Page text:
The number of inmates treated for mental illness by the University of Texas Medical Branch, which provides most inmate care in Texas prisons, grew to nearly 17,900 in August 2012 from about 14,500 in August 2008. More than 15 percent of the 151,000 inmates have been given a diagnosis of some form of mental illness. (The University of Texas at Austin and the University of Texas Medical Branch are sponsors of The Texas Tribune.)
Ms. Deitch and other advocates of prison transformation agree there are solutions to problems related to prison violence and mentally ill inmates. Reducing the prison population and adding more innovative training for prison employees handling mentally ill inmates are two of the suggested strategies for relieving the crisis.
Scott Medlock, director of the prisoners’ rights program at the Texas Civil Rights Project believes mentally ill inmates are entitled to accommodations that will help integrate them into the prison system and keep them safe. Medock’s suggestion is to consider structural changes including spreading mentally ill inmates among many facilities.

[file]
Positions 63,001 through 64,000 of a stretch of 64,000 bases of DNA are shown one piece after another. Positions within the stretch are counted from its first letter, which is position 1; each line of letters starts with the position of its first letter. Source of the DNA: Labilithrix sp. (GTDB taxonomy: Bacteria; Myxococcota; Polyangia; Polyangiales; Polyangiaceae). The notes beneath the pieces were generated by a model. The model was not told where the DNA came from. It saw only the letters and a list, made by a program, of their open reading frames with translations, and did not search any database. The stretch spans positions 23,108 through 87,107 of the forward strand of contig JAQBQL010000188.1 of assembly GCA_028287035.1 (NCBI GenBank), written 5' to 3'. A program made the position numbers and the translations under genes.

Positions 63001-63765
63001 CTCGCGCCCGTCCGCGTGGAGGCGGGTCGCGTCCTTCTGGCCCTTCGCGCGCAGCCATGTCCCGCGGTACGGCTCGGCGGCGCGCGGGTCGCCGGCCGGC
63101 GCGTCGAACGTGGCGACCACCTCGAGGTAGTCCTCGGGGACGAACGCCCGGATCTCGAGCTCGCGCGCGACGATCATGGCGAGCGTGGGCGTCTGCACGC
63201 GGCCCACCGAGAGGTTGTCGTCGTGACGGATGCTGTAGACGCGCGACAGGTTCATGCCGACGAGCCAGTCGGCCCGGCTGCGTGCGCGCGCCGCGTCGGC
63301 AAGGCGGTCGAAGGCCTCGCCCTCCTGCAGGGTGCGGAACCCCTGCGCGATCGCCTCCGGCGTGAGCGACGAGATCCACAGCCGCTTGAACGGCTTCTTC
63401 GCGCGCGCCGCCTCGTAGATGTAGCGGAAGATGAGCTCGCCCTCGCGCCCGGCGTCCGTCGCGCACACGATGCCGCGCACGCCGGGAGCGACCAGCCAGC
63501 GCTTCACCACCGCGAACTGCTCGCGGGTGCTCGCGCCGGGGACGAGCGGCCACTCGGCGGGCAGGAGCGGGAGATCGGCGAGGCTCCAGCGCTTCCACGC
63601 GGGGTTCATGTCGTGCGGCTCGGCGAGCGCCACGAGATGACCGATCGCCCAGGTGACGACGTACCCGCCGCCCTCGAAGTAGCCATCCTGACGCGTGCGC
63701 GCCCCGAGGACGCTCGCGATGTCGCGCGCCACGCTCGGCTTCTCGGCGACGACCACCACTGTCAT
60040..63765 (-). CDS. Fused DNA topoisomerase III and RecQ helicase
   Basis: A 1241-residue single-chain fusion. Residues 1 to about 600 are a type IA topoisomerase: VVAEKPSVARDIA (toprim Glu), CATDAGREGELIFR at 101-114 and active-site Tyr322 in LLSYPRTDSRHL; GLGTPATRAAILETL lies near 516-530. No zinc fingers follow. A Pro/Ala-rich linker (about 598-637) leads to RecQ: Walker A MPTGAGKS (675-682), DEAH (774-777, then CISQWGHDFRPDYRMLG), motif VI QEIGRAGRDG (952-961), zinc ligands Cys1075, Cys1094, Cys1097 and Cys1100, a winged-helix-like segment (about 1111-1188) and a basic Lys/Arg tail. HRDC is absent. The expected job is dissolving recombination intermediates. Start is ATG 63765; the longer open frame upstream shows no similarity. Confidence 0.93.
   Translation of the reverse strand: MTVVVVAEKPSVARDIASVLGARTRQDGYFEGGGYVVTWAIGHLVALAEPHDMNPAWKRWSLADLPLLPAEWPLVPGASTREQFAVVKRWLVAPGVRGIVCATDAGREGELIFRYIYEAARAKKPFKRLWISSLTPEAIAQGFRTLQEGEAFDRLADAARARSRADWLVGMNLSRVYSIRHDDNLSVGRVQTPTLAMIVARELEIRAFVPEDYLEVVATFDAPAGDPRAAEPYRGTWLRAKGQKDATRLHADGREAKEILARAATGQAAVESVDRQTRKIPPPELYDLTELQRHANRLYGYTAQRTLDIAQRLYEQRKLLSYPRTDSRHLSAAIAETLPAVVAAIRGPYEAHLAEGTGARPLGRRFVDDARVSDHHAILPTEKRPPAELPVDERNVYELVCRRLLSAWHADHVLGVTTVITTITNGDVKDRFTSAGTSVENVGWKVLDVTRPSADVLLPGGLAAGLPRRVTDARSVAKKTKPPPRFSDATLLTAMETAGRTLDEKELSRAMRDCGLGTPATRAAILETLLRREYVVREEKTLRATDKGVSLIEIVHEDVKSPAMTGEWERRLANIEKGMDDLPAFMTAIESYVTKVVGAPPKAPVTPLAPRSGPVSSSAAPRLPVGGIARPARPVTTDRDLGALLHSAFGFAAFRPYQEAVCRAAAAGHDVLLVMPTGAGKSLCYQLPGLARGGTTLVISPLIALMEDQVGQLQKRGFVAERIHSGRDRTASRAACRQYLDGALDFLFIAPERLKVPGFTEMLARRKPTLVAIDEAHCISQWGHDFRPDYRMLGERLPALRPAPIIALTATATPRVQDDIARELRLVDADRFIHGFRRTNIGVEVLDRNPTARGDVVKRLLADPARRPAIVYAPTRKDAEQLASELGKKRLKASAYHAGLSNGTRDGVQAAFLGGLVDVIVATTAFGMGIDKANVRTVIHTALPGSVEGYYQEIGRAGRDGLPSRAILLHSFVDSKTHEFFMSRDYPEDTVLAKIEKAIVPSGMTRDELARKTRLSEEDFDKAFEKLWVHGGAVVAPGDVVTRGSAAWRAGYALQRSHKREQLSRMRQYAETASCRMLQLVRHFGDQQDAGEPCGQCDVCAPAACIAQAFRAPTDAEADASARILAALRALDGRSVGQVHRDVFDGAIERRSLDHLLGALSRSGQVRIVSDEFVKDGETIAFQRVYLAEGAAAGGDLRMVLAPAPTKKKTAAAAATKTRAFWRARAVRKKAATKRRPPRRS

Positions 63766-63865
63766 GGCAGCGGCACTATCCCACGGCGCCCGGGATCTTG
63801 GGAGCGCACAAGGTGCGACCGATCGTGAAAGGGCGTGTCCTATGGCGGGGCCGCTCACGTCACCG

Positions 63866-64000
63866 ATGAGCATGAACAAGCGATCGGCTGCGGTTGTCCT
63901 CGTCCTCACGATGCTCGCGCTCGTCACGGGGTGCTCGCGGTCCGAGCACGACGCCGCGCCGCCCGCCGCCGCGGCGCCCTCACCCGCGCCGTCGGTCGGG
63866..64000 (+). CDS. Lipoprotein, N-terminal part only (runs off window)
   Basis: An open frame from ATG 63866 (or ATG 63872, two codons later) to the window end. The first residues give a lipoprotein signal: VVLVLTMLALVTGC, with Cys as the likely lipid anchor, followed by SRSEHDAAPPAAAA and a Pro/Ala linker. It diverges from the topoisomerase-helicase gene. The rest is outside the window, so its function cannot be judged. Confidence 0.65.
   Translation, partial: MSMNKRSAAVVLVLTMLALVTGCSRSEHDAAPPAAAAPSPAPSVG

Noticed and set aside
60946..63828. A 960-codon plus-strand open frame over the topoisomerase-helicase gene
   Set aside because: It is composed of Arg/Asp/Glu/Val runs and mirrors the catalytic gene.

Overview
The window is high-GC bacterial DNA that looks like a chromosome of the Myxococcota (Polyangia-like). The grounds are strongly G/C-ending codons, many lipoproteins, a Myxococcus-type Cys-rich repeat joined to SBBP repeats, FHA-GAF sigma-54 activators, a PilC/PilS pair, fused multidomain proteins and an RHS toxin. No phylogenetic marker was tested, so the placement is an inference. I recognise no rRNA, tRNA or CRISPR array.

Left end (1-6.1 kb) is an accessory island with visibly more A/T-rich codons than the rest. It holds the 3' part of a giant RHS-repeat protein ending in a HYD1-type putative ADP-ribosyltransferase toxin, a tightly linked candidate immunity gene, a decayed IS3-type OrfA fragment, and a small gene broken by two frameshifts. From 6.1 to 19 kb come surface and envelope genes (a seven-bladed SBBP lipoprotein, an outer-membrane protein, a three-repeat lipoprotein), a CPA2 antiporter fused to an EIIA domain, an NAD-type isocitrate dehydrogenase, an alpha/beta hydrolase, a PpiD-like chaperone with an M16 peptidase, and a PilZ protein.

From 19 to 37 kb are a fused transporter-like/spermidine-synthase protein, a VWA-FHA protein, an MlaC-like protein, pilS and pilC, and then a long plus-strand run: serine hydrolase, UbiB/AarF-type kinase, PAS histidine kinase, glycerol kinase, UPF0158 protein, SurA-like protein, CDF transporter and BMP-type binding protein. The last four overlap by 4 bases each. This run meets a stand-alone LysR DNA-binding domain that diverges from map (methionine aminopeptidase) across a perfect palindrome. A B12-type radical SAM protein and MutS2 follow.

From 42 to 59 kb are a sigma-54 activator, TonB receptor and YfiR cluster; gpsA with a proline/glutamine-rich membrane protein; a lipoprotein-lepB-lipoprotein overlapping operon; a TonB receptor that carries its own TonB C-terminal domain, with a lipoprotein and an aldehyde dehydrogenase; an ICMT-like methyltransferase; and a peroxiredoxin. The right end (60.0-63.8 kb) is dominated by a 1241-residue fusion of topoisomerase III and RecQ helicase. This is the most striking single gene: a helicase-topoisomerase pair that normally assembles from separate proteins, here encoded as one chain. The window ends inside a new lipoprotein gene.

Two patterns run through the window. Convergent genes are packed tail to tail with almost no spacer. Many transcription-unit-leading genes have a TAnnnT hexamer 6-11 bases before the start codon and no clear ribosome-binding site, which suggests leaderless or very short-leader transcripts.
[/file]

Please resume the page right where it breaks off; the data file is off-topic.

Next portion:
Marion Williams, the medical director at Clements disagrees with Medock’s plan for separating mentally ill inmates into various facilities. Ms. Williams argues she can provide constancy of care when patients are contained in one unit. She contends treating mentally ill inmates behind bars is safer than working with them on the outside.
The Clements Correctional facility is making an effort to address the needs of mentally ill inmates by incorporating voluntary and involuntary psychiatric programs into the system.
Health care providers from Texas Tech University Health Sciences Center run a voluntary Program for Aggressive Mentally Ill Offenders. 175 mentally ill inmates are participating in cognitive behavioral therapy. Those who complete the program by taking medication, attending therapy sessions and modifying their behavior receive a certificate that prison and parole officials consider when making decisions about housing conditions and potential release dates.
The involuntary program accommodates 200 critically mentally ill inmates with daily mental health care treatments.
Advocates of revolutionizing mental health care as a solution to prison violence and prison officials both agree there are many challenges tied to mental illness and prison violence, but they are not unsolvable.